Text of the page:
Jesus, Robert Graves, and the Mount of Olives

Jesus, Robert Graves, and the Mount of Olives February 22, 2024

Back in my student days, I read a book that did a lot to shape my thinking about things religious. One of its many provocative ideas concerns this very time of year, as we approach Palm Sunday and Holy Week. The whole story raises the question of how a popular novel can offer really sharp insights about what we might think to be technical scholarly debates. It might also affect the way you read the word “mountain” whenever you run against it in the New Testament.

Robert Graves and King Jesus

I have read a great deal by Robert Graves, who is most famous in the US for his I, Claudius. That is a bit unfair, as he wrote some other wonderful novels, and some good poetry. I really like his novel Wife to Mr. Milton, about the unfortunate woman cursed by her marriage to the author of Paradise Lost. But the specific book I am referring to here is Graves’s 1946 novel King Jesus, which among other things shows the immense amount that educated people already knew at that early date about alternative gospels and apocryphal texts, even before sensational modern discoveries like the Nag Hammadi Library and the Dead Sea Scrolls. Graves also had a quirky and rather brilliant interpretation of the events leading up to Jesus’s death. Briefly, he found the key to the mystery in so-called Deutero-Zechariah (Zech. chapters 9-14), which was probably written around 200 BC.

The story, which to us reads very cryptically, tells of a holy man who deliberately adopts the role of a false prophet, a wicked shepherd, who serves as a kind of provocateur. Ultimately, his misdeeds lead to his violent death. That in turn forces the people to realize their sinful state, and this initiates an apocalypse, in which Jerusalem is at the heart of a cosmic war against invading nations. (I describe the background of the story at length in my 2017 Crucible of Faith).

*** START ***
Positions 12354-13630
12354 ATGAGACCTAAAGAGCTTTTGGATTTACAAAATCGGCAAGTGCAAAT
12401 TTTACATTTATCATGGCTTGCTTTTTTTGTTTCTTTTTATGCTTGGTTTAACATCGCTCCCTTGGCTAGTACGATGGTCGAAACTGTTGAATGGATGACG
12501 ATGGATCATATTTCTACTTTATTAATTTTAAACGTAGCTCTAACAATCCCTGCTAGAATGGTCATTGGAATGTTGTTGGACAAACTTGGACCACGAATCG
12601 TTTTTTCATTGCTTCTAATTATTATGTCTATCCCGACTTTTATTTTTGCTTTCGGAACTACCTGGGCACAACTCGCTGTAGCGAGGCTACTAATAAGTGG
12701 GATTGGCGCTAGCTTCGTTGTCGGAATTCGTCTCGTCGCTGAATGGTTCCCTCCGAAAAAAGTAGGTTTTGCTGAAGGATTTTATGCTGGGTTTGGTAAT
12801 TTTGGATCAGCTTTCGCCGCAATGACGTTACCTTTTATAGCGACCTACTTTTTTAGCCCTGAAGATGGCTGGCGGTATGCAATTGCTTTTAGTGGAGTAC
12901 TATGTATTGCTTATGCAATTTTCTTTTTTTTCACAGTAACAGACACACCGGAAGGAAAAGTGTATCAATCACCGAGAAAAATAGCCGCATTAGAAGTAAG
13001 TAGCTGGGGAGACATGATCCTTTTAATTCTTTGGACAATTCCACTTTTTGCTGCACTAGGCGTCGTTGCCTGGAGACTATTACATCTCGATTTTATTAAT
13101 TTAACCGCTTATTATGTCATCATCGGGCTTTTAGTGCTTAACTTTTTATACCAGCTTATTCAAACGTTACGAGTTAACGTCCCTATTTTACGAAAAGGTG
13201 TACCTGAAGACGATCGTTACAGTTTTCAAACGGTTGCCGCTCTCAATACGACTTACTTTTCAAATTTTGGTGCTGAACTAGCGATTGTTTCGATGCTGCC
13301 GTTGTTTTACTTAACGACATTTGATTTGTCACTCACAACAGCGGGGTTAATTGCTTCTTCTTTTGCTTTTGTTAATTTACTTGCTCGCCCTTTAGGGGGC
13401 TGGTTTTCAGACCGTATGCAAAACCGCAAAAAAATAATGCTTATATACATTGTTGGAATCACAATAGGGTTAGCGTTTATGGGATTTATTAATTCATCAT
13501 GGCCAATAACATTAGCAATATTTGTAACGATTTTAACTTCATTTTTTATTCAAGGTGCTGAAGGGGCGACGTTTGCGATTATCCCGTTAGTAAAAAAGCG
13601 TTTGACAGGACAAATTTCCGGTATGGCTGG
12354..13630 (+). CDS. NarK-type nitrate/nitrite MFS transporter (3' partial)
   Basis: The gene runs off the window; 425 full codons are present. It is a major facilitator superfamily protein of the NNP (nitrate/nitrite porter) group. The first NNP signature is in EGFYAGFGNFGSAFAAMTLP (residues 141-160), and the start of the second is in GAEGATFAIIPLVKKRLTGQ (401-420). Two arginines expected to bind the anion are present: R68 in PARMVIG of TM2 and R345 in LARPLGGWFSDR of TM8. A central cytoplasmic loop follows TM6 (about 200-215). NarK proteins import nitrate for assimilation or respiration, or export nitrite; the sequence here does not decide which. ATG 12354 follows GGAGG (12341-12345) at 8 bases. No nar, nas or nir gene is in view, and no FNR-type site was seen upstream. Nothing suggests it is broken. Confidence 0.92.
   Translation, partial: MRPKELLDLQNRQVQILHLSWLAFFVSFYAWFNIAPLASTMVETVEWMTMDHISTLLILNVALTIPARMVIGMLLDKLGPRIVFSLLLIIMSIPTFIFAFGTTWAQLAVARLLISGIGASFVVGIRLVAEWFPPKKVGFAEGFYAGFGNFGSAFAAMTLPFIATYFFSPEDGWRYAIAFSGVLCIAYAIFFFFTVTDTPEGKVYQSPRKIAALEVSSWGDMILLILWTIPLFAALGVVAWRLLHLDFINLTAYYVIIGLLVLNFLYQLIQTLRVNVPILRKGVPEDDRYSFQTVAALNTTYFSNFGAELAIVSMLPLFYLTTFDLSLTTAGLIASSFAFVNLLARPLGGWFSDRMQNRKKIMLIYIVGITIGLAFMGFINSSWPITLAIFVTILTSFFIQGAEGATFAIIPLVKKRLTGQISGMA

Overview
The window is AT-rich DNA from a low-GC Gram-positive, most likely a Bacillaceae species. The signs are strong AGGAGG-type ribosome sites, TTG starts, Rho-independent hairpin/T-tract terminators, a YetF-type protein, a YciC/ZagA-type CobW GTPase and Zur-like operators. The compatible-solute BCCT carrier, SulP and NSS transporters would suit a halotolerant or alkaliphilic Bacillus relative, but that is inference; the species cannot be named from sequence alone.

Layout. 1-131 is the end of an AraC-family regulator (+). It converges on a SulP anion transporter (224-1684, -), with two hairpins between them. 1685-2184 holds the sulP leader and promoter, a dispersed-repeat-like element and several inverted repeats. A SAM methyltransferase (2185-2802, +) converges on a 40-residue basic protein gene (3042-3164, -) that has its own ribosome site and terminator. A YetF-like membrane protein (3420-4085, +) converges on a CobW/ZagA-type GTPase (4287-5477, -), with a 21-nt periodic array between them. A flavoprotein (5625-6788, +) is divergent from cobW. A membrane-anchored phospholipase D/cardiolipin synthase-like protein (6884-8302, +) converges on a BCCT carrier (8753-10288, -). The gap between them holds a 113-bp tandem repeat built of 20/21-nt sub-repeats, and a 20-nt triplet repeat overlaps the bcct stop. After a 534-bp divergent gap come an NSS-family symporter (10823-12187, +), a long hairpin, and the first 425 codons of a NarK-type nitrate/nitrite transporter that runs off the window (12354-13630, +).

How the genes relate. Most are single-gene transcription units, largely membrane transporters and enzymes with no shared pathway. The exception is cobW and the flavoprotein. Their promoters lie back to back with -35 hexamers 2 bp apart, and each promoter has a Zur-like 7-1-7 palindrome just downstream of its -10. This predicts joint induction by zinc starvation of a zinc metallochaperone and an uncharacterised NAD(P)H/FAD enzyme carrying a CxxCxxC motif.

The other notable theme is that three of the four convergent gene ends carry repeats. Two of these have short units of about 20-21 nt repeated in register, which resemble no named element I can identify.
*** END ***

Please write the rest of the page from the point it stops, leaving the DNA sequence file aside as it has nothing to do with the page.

The Passion Play in Second Zechariah

Most surprising for modern readers are what look like numerous Christian references, or foretastes. Within a very short space, we find perhaps a half-dozen lines that would be quoted or referenced in the gospel accounts of Jesus’s final days. One verse describes a messianic king entering the city mounted on an ass:

Rejoice greatly, O daughter of Zion; shout, O daughter of Jerusalem: behold, thy King cometh unto thee: he is just, and having salvation; lowly, and riding upon an ass, and upon a colt the foal of an ass. (Zechariah 9.9)

Another speaks of selling a person for thirty pieces of silver. Still other phrases are quoted or included in the Christian Passion narrative, namely, “They will look on one they have pierced” and “Strike the shepherd, and the sheep shall be scattered.” Zechariah’s closing verse imagines a Temple in which there are no traders, suggesting Jesus’s expulsion of the money changers. That is a potent list. Taken together, Deutero-Zechariah looks like a Passion Play in miniature.

So why the concentration of (apparent) Jesus-related verses? You could argue that these are all inspired prophecies of events yet to come. But Graves had a different take. He argues that Jesus was consciously and deliberately following the script laid out in Deutero-Zechariah, in order to provoke the final Judgment and the End Times. Clearly, that was not a wholly new idea at the time, and Albert Schweitzer had argued something like this. But Graves’s stress on Zechariah is notable, and he develops it at length.

Jesus as Scapegoat

So how does Graves make sense of Deutero-Zechariah? Somewhere in the Seleucid Era, he says, a devout Jew was appalled by the abuses and syncretism he saw around him. In his vision, he becomes a prophet, assuming the garb of a shepherd, with his two staffs, Grace and Concord. Meeting rejection, he breaks his staffs, and sells himself into the service of the Temple (the thirty pieces). He intentionally commits many misdeeds, becoming the Unworthy Shepherd, and ultimately so infuriates the people that his own parents kill him by piercing. That act proves decisive. The people are summoned back to righteousness, and they look with horror on the one they have pierced. That brings the final Judgment.